An inexperienced dog may soon be much more than just annoying when it comes to the most basic behavior dog training issues. Common sense can certainly be dog owners to some of the simpler items such as toilet training, living room and stay. Patience and repetition are the main factors when it comes to basic dog behavior training or otherwise. What other invaluable tips and advice may be the basic dog training much easier …
Reward That dog you want to see Repeated
One that is easy to fall into is to believe that the dog understands the words that they say. Even the smartest dog understands English or another language. So I tried to rationalize with him / her will only cause confusion.
For if you are training your dog not to jump on you or other people will not ask him / her to “escape”, “get down”, or “stop jumping”, that only confusion for him / her. A more direct and positive statement will “jump”, and stick to it with a repetitiously.
All undergoes basic training that may tend to get bored easily, by training more fun and exciting, you can keep the dog out and get more out of him / her .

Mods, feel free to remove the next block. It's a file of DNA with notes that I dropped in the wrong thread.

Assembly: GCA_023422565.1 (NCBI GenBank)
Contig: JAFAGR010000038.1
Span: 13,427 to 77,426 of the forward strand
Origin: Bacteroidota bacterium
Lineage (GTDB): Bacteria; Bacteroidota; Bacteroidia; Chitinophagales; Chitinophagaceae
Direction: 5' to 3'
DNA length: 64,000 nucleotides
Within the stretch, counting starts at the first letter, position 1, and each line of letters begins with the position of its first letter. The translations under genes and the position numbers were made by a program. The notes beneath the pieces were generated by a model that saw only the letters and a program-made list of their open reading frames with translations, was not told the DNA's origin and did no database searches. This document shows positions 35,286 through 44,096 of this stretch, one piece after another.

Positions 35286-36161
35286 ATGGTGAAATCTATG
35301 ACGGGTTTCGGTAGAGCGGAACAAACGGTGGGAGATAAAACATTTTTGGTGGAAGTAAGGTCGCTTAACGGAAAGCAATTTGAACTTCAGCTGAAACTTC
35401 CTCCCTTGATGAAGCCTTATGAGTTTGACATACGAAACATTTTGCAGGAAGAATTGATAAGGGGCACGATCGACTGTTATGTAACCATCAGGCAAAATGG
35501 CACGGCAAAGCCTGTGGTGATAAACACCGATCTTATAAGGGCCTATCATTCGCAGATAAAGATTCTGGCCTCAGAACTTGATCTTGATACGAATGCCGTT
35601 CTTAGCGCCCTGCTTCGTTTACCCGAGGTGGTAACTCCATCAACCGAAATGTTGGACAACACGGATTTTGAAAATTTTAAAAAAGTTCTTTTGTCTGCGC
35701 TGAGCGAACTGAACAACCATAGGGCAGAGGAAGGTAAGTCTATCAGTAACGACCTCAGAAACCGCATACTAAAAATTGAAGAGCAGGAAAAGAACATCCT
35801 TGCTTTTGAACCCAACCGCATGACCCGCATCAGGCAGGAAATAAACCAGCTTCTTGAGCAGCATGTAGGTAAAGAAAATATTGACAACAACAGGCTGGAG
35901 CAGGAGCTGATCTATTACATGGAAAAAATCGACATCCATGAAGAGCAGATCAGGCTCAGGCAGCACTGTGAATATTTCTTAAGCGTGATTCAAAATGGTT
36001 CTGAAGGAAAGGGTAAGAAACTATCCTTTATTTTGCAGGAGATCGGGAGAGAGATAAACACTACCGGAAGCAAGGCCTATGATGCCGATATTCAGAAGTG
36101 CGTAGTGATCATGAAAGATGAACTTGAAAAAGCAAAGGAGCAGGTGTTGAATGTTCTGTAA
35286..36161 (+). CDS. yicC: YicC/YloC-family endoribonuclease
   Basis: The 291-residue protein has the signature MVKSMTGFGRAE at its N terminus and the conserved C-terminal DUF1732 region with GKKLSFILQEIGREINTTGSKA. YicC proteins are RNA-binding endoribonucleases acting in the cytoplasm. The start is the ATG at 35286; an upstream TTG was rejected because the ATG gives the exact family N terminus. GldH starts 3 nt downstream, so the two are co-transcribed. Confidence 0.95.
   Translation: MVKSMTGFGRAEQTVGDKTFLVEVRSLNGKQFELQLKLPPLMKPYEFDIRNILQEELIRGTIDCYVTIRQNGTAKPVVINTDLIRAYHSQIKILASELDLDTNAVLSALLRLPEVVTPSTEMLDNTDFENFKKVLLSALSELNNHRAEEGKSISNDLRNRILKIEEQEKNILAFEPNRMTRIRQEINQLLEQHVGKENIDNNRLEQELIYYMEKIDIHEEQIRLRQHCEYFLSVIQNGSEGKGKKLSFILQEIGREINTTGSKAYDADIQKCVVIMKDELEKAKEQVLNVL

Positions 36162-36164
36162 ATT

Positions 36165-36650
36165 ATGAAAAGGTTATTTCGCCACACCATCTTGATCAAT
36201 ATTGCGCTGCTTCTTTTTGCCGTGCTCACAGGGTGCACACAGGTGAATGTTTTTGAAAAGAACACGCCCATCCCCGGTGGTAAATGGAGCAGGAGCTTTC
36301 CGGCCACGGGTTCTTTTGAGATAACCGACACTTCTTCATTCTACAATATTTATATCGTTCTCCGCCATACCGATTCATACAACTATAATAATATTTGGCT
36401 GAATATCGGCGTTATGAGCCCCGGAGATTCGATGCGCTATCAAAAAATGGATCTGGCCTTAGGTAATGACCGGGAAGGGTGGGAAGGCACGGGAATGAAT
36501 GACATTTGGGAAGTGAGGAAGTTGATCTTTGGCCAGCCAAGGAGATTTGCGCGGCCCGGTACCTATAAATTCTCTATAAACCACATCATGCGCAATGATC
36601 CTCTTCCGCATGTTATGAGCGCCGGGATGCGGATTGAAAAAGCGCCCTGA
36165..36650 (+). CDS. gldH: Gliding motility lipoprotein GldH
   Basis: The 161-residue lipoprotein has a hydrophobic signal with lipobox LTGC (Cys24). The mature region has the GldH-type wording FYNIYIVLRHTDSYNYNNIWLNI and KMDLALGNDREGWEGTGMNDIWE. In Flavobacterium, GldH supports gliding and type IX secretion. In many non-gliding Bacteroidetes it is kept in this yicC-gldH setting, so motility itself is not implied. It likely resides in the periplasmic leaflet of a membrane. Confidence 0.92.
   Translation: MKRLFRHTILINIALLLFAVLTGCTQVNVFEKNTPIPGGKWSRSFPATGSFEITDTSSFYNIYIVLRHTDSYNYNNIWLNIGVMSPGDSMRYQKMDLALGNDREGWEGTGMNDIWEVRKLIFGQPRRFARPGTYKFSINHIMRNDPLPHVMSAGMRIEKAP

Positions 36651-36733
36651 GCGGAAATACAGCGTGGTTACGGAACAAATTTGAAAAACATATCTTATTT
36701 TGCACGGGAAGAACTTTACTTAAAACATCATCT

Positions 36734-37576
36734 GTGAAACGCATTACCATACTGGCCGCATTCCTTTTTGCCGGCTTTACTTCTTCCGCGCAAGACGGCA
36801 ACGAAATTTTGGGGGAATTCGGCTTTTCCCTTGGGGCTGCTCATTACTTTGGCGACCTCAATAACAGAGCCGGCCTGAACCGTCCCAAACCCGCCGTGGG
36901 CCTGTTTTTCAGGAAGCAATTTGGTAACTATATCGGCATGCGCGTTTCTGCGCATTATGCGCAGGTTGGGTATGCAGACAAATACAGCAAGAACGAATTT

Some people decided to clickers in dog training and clicking the clicker when the dog performs the instructions correctly, but the basic dog training method can be somewhat difficult process for both the coach and dog.
Any form of puppy training is difficult but toilet training should not end with housebreaking. If you want to avoid the unpleasant but necessary task of picking up after your pet in the street, it makes sense to train him to go before you leave home. This is not as difficult as it may seem but requires a fair amount of patience in the early stages.
If you have been successfully working puppy training at the housebreaking process, you will, by the time you are able to take your puppy out, have a particular phrase that your puppy will associate with going to the toilet.
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You should also have a fairly regular routine and will have some idea of when your puppy needs to go.
Try to arrange your first walk to coincide with this time. Go out to the yard as usual, repeating your chosen phrase until your puppy does what is required. Praise enthusiastically when puppy training and then take him out for a walk.